Frontier Diary: Man carried shoes from Red Cliff to Glenwood and back
Frontier Historical Society
“You might be poor, your shoes might be broken, but your mind is a palace.”
— Frank McCourt, Angela’s Ashes
On any given day beginning in the early 1940s, a traveler between Glenwood Springs and Red Cliff might have seen a small man walking alongside the highway. Over one shoulder was a canvas bag, filled with shoes. The determined man walked with a limp, but the impairment did not deter him from his mission of either delivering shoes for repair, or returning repaired shoes to their owners.
The man with a mission was Arthur Norman Johnson. Johnson, born July 1, 1890, in Red Cliff, came from a family of limited means. His Swedish born father, Andrew Johnson, and Norwegian born mother, Christina Kambak, divorced when Arthur was a young child. His mother solely raised Arthur and his brother, Ralph, by working as a washer woman and as a domestic. There were times when Christina and her children had little of the necessities, much less luxuries of life. Occasionally, the only roof over their heads was a canvas tent.
Johnson was partially paralyzed on his right side, but the cause of the paralysis was never divulged. Although he could not read or write, he compensated for his lack of formal education with the will to work and to be of service to others. After his mother’s death in December 1925, Johnson began work at the Denver and Rio Grande train depot in Glenwood Springs as a “red cap” porter. He unloaded and transported passenger baggage, assisted passengers getting on or off the train, and provided directions and information. Arthur lived in the Rex Hotel at the end of the Hotel Denver block across the street from the depot, so he had to walk only a few yards to work each day.
By 1940 Johnson had moved back to Red Cliff. The town’s population numbered about 800, primarily making a living from mining. The nearby zinc mining town of Gilman had about 500 people. When the United States entered World War II on Dec. 7, 1941, the lives of every American, including Johnson’s, took a dramatic turn.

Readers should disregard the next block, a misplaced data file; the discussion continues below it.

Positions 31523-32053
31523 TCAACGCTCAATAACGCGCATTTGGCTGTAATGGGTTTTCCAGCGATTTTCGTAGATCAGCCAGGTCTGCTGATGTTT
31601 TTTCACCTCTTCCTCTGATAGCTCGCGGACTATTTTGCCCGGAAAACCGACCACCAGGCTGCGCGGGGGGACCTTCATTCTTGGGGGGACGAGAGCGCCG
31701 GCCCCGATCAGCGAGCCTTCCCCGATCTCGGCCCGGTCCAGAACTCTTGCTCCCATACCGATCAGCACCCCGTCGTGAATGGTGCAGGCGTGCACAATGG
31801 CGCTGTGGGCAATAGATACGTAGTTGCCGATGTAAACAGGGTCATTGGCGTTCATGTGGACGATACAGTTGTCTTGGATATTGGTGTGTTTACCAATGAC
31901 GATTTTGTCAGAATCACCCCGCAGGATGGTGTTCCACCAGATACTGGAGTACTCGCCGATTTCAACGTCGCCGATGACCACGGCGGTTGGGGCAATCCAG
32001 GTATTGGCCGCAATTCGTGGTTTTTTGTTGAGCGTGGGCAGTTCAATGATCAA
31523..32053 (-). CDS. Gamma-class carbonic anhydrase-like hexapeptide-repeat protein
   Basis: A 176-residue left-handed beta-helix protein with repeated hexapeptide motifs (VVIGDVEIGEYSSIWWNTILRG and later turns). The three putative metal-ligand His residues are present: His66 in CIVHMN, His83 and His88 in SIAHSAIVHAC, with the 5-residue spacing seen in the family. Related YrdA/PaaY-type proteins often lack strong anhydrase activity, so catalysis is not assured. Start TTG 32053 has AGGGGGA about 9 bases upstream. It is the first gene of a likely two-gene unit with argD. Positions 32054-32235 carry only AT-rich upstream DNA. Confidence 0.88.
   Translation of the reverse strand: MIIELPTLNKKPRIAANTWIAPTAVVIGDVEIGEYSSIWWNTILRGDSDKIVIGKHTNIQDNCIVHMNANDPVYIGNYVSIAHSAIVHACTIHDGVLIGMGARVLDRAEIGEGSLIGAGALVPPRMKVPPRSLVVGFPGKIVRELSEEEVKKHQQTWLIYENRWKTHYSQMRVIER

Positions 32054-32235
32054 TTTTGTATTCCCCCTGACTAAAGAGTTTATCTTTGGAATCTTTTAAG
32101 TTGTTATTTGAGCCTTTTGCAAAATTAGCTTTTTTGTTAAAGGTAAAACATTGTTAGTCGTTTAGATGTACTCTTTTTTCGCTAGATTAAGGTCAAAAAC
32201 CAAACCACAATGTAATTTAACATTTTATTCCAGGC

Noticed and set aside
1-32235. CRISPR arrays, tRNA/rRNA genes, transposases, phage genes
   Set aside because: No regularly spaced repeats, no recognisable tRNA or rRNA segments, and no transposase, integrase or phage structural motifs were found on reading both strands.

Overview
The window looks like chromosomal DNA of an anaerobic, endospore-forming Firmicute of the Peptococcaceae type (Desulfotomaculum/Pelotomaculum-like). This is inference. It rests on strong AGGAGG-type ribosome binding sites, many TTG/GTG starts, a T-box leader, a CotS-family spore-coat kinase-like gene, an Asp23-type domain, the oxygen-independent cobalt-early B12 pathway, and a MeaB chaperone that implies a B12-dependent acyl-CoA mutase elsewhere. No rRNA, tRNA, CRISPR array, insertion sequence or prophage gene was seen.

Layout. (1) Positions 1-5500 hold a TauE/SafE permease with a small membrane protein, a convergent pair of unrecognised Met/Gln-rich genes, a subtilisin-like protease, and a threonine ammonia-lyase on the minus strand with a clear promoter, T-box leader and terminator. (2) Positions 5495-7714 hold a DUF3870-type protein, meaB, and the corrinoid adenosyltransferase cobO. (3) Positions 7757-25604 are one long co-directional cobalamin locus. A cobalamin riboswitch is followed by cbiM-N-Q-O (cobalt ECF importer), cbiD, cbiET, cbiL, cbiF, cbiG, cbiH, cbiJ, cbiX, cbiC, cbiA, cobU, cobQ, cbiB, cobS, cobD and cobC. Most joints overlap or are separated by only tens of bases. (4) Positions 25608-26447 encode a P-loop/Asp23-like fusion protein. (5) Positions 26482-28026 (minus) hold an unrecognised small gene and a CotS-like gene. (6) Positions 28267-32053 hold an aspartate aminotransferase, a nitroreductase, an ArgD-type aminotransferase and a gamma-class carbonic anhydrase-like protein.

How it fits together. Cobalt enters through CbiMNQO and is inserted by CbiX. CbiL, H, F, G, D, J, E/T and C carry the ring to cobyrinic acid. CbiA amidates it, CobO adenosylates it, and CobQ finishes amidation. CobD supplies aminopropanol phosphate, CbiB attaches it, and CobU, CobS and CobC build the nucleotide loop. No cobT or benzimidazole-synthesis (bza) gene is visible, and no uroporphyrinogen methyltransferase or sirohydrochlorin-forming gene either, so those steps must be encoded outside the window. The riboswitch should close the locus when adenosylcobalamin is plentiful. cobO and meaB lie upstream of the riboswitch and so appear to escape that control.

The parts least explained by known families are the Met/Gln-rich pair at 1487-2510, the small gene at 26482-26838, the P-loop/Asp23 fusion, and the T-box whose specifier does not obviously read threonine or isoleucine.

The war efforts required rationing. Rubber and leather for shoes was redirected to military needs. In 1942 rubber work boots were rationed. Anyone needing new rubber boots had to apply for replacement and had to turn in their old pair when they received the new pair. On July 2, 1943, each adult and child was limited to three pairs of leather shoes for the year. Rationing stamps had to be redeemed acquire the shoes. In order to support the war effort as well as to conserve their rationing stamps, people relied upon shoe repair.
Shoes are vital to life. Without functioning footwear, people cannot work, cannot recreate and cannot attend school. The miners and their families were wearing out their shoes. It was during his working years in Glenwood Springs that Johnson became friends with cobbler Bryan McDonald. Johnson struck a commission deal with McDonald to bring shoes to McDonald Shoe Shop at 701 Grand Ave. (the site of today’s Grind restaurant) for repair. For the price of 50 cents per pair, Johnson took worn shoes from Red Cliff and Gilman to Glenwood Springs, and then returned the repaired shoes to their rightful owners. But the only way Johnson could transport the shoes to Glenwood Springs and back was by foot at a distance of over 120 miles round trip. Undaunted, he filled his canvas bag with 50 pairs of shoes and started the solitary walk to Glenwood Springs.
When word spread of his service, demand increased. When the canvas bag became too small to fill all requests, Arthur procured a two wheeled dolly, pushing the shoes to their destinations. So he could safely be seen along the highway by motorists, he affixed red reflectors to the front and back of his cap. There were weeks where he made this round trip three times — about 350 miles a week on foot. Some motorists gave him rides, a kindness for which he was grateful.
Shoe rationing ended in 1945, and economic times improved, meaning people tended to repair their shoes less. Also, Johnson was getting older. He was a middle-aged man when he started his long walks to Glenwood Springs and back. In time, he discontinued his shoe courier service. As he aged, he moved permanently to Glenwood Springs and became a janitor. In 1960, at the age of 70, he officially retired from work.
On July 20, 1969, Johnson died in Glenwood Springs. He will always be remembered fondly as the man who rose above personal physical and economic hardships, and who took many steps to better the lives of his neighbors.
Willa Kane is former archivist of and a current volunteer with the Frontier Historical Society and Museum. “Frontier Diary,” which appears the first Tuesday of every month, is provided to the Post Independent by the museum, 1001 Colorado Ave., Glenwood Springs. Fall, winter and spring hours are 1-4 p.m. Monday, Thursday, Friday and Saturday. For more information, call 945-4448.
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